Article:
My grandpa died a little more than two years ago. When I got the phone call my reaction was one of resignation, which at the time I think I mistook for acceptance. He had been sick, which allegedly makes these sort of things easier. In reality, nothing is easy. This wasn't easy, hasn't been easy and likely won't ever be easy.
We talked about travel and England — of course about England. There was never a question of where he came from. While he may be the only Manchester boy who cared more about ice hockey than United, he was definitively English.
I'll remember my grandpa as the most loyal Sharks fan I'll ever know. Goodness knows no one at any age deserves the grief San Jose put him through over the years, but he watched every game. Randy Hahn and Drew Remenda were his nightly company, along with Patrick Marleau and the rest of the boys.
I didn't understand it then, not really. I watched baseball — and that was about it. But he'd be sure to mention Evgeni Nabokov, Joe Thornton or this Joe Pavelski kid that's really setting the world on fire. His regular refrain of "Maybe they'll figure it out" wasn't said with resignation so much as it was with optimism. If someone who lived through the second World War, the Bush administration and season after season of Sharks hockey could keep hope and a sense of humor, I can, too.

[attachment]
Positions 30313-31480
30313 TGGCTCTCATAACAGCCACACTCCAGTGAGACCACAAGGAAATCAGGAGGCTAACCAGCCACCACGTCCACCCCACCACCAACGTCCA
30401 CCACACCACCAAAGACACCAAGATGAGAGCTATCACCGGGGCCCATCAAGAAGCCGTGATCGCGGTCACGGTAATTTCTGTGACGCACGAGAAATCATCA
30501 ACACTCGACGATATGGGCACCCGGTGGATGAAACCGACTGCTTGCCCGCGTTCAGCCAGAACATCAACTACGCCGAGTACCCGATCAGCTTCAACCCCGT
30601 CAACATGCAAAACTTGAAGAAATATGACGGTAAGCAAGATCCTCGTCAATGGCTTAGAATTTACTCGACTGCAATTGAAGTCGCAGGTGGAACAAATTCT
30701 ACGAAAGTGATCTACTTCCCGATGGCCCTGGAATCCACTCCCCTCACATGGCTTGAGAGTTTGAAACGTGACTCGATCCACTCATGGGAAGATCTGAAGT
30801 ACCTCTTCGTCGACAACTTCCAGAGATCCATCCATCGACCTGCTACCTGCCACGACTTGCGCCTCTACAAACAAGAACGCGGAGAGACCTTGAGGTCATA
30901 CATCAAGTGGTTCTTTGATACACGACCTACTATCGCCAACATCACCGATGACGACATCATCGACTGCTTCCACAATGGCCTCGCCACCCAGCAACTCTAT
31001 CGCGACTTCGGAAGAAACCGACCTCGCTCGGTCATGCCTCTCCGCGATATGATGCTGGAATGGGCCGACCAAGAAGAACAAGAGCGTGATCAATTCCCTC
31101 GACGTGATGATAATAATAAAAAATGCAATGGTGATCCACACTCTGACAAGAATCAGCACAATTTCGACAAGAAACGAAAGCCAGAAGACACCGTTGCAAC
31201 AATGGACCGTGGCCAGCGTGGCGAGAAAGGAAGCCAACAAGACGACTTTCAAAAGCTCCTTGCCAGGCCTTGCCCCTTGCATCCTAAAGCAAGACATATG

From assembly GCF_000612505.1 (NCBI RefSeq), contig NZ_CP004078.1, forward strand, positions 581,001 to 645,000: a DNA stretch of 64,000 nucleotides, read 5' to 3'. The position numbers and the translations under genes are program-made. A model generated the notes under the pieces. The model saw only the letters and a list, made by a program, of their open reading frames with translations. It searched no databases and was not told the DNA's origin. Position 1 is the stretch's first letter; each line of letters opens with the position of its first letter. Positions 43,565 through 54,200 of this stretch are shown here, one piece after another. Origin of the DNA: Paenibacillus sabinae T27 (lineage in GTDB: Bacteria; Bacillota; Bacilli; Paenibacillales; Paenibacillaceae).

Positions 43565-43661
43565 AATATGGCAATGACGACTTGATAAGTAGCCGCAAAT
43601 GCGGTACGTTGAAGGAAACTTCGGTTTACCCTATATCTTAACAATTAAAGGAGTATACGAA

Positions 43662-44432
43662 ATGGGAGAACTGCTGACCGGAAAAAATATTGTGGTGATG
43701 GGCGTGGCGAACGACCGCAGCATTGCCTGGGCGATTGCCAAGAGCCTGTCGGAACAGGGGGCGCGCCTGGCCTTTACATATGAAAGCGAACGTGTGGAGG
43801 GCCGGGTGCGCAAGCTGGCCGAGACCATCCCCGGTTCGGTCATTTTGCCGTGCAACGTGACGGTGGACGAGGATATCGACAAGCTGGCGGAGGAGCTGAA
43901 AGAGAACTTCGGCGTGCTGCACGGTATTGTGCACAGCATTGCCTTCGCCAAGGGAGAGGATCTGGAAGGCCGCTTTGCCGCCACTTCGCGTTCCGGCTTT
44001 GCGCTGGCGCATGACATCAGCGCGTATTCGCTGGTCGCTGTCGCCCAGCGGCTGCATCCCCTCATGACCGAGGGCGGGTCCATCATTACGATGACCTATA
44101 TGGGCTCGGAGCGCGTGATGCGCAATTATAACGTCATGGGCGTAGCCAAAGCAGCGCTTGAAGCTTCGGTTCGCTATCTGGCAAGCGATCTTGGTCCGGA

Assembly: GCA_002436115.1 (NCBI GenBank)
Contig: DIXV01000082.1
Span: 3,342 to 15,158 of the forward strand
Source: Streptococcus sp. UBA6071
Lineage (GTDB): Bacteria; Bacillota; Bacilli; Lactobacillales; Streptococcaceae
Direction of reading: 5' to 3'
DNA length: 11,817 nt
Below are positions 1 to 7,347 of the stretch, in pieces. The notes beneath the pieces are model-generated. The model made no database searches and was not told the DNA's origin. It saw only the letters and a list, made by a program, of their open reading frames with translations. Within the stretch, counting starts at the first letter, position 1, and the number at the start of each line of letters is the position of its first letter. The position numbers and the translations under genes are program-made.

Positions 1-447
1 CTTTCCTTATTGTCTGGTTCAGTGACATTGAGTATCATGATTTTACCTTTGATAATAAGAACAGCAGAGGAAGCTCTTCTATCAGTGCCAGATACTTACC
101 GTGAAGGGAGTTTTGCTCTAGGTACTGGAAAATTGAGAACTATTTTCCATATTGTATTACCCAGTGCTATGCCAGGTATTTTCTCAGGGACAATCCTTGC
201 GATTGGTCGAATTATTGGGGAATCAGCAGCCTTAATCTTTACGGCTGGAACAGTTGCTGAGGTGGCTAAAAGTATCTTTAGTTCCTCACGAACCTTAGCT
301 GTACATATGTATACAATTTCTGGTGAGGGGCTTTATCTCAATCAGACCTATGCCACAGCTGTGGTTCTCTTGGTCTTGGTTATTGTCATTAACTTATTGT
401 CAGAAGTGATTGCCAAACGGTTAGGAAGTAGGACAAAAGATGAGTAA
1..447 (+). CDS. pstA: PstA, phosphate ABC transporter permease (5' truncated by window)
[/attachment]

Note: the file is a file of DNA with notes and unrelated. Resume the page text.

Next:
He grew up playing ice hockey — always ice hockey, never just hockey — in England. He claimed he was quite good at it, and I'm fair game to take him at his word. He didn't talk much about his childhood at all. Not about waking up in the middle of the night to head to a bomb shelter, not about walking to school to see stores he'd been at days before blown to pieces. But ice hockey, now that's something that always caused him to light his eyes up.
I don't know what position he played, to tell the truth, or even if they really played positions in whatever league he participated in. He wasn't ever especially big or strong, so I like to think of him as a finesse player. Lord knows he was wiry enough to make the comparison work.
When the Sharks lost to the Kings in 2014, it didn't really hit me at first. I'm used to this and losing is a part of sports. But when I thought of my grandpa, who had passed just months before, I welled up with sadness. He never got to see Marleau lift the cup — god did he want to. It's strange to have a regret you couldn't influence, but there it is, sitting inside me all the same.
If the Sharks ever win the Stanley Cup, I'll first think of my grandpa amid the confetti and celebrations. I hope he'll get to watch it, wherever he is.
Thanks grandpa, and go Sharks.